Bézier [*BEH-zee-ay*] curves are mathematically generated curves using parametric equations, which are equations that map out the point coordinates of a geometric object^{1}. Bézier curves are used in creating computer generated vector images^{2}, fonts, controlling time in animation (e.g. After Effects’ speed graph), as well as applications outside of art and animation.

The curves in vector graphics are created by moving control points called Bézier handles, or tangents. Each vector point can have one or two handles, that are themselves line segments projected out from each vector point. By stretching and changing the angle of the handle or handles a curve is created.

A line segment^{3} is drawn between two end points. In vector graphics, images are constructed from a series of points connected by line segments. In geometry lines and line segments are made up of an infinite amount of points. Outside of the context of math, line segments and lines are usually both referred to as lines.

Curves can be formed by using a tool in many graphics and animation programs which activates a vector point’s Bézier handles. These handles are usually visible only when working directly with the tool and selected line segment.

Anatomy of a Bézier curve.

### How do Bézier handles work?

A Bézier handle only affects the curve on one side of joined line segments. To see how this works, I’ll start with a single line segment.

A single line segment only needs a single Bézier handle at one end point to create a curve.

A second Bézier handle on the opposite end point give more control over the shape of the curve.

Bézier handles were added to create double handles at each end point. Handle A is inline with its partner, but if I move handle A independently of its partner it will not affect the shape of the curve. Note that handle B is has been moved independently of its partner, yet the line segment has not changed. This is because these added handles will only have an effect if a second line segment is added to this one, or if a point is added to create two line segments.

Adding a point to the line segments creates two line segments joined at the new center point. The program, in this case Adobe Illustrator, automatically created double inline Bezier handles and placed them in such a way as to keep the original shape of the curve.

The default movement in Adobe Illustrator is to move double Bézier handles inline, not all programs behave the same. While handles A and B are in line, you’ll notice that handle A is shorter than B casing the left line segment to curve a bit differently than the right line segment.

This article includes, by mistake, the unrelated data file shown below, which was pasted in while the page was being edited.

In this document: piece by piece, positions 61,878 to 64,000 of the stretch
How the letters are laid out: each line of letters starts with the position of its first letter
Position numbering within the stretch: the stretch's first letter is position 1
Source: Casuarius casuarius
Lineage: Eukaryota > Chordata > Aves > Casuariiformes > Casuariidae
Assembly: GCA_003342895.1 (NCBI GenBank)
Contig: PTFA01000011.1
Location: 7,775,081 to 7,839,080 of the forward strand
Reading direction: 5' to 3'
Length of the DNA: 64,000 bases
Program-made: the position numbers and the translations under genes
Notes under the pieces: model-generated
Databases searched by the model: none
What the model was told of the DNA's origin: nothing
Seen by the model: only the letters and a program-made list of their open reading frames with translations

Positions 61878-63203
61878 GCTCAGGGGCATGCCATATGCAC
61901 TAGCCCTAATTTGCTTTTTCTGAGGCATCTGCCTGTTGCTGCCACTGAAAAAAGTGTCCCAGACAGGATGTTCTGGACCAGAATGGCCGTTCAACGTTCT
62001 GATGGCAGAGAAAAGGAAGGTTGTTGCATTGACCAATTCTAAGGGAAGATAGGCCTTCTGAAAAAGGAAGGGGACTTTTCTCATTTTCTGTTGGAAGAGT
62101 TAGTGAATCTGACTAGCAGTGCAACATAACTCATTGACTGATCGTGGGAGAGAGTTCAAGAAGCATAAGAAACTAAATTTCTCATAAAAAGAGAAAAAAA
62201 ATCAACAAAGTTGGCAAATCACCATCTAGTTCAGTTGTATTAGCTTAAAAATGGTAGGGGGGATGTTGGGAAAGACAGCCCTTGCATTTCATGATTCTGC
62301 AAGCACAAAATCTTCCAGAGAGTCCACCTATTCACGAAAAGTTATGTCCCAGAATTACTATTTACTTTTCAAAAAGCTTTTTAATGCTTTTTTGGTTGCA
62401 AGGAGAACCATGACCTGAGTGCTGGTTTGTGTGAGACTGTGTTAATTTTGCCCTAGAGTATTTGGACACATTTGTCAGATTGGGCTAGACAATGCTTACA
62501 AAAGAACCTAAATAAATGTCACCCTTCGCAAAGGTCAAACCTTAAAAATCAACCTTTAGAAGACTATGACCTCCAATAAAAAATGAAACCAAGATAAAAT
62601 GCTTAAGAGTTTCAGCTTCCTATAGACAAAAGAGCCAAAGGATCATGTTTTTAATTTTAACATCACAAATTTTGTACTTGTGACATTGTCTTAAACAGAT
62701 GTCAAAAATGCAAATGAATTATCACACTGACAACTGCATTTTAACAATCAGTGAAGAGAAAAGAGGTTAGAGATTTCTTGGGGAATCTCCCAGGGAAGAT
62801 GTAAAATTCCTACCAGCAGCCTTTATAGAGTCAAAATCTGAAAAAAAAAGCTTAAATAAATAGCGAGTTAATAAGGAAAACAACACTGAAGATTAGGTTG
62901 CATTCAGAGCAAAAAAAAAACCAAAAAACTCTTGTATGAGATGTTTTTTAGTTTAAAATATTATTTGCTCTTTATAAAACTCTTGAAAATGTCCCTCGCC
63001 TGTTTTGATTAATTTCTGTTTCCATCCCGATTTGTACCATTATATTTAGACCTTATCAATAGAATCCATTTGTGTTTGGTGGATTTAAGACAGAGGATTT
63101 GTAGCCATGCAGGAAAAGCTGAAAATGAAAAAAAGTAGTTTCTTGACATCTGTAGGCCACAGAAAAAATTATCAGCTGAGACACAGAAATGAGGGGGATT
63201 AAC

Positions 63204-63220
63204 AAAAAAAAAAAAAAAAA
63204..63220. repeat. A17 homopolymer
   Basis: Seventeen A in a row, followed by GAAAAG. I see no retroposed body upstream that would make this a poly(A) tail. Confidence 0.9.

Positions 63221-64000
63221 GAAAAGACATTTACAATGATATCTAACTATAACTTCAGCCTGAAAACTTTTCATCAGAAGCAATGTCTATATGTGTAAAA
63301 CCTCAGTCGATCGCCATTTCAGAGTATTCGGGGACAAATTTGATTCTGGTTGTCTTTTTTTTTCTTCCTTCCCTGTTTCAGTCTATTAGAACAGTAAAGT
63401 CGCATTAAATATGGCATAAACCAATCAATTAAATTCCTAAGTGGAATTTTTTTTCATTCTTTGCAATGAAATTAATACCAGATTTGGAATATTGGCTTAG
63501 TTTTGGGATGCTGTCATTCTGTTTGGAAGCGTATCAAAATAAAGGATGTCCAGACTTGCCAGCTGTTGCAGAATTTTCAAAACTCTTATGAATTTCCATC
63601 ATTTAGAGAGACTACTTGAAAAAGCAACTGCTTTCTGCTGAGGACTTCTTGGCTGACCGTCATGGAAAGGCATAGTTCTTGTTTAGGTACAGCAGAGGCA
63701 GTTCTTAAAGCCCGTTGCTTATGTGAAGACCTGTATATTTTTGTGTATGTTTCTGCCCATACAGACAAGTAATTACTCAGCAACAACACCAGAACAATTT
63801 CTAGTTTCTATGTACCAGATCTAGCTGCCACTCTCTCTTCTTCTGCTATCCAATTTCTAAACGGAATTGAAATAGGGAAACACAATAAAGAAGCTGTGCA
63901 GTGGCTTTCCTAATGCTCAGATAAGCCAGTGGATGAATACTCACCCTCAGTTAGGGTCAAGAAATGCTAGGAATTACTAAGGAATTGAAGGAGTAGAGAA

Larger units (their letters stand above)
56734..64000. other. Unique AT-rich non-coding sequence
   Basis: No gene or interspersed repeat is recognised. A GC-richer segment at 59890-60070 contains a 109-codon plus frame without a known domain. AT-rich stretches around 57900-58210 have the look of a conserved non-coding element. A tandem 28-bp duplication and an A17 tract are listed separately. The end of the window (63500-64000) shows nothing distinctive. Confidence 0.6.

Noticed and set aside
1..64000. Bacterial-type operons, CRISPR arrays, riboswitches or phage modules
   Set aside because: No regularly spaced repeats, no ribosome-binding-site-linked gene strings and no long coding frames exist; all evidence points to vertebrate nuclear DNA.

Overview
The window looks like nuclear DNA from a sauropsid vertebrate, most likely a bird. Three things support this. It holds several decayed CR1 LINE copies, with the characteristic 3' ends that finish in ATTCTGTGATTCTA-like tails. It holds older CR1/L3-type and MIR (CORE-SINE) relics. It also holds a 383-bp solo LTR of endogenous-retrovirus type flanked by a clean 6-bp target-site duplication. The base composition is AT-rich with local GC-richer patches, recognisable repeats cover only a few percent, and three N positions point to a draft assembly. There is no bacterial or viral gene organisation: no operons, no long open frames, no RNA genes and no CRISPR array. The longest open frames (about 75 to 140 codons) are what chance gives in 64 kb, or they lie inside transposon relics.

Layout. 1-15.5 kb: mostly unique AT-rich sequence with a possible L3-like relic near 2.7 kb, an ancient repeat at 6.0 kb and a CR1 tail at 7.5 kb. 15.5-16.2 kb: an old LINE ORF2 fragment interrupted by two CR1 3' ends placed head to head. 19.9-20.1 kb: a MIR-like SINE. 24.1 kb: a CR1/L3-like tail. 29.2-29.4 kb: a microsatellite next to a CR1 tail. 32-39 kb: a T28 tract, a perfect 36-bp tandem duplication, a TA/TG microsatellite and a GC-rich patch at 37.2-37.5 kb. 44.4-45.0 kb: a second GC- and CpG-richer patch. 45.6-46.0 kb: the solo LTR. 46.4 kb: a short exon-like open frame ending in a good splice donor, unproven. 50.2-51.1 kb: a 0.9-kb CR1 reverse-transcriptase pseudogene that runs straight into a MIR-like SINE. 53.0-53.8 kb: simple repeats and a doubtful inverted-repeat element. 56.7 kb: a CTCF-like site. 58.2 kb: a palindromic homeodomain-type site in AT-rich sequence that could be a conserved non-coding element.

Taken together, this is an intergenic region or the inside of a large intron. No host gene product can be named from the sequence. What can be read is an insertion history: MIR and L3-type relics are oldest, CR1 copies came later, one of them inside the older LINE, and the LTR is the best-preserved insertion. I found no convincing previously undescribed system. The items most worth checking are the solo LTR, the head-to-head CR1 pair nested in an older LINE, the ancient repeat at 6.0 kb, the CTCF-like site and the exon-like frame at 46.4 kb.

In Illustrator, you can hold the option key down while moving one handle and its opposite will stay stationary giving you many possible variations in the curves you create. In this example handle B was moved while handle A was kept in its original position.

### Other applications of the Bézier curve in animation

Two of the most common uses of Bézier curves beyond art work are motion paths and controlling speed.

Screenshot of a motion path in After Effects. The two end points represent the starting and ending keyframes. The Bézier handles allowed me to create a smooth curve for the red ball to follow. You can add more vector points to a motion path by using the pen tool, then use those new points to create changes in the path’s direction.

Note: Clicking on the image to enlarge it makes it easier to see the small dots on the motion path. These dots represent the frames between the keyframes.

This is the speed graph in After Effect’s Graph Editor of the red ball’s motion path. The Bézier handles allowed me to create a custom ease-in motion (speeding up) of the falling ball. This can be seen in the increasing space between the frame points in the motion path in the image of the red ball.

For you math fans: The Bézier curve is named after Pierre Bézier who was the first person to apply the Bernstein polynomials to graphics. Bézier used this method of drawing in the 1960s to design Renault cars.

^{1}Going into the specifics of the mathematics is beyond the scope of this entry (and my mathematical prowess) as that would be akin to learning how automobile engines work so that you can drive a car. Useful information, but unnecessary to get from point A to point B. If you’re interested in the mathematics here’s a good place to start.

^{2}See the entries on vector image and raster image for a comparison of these two formats

^{3}For clarity I’m trying to use the strict meaning of line and line segment in this glossary entry. As you remember from elementary geometry, while both are defined by two points, lines are infinite while line segments end at their two defining points.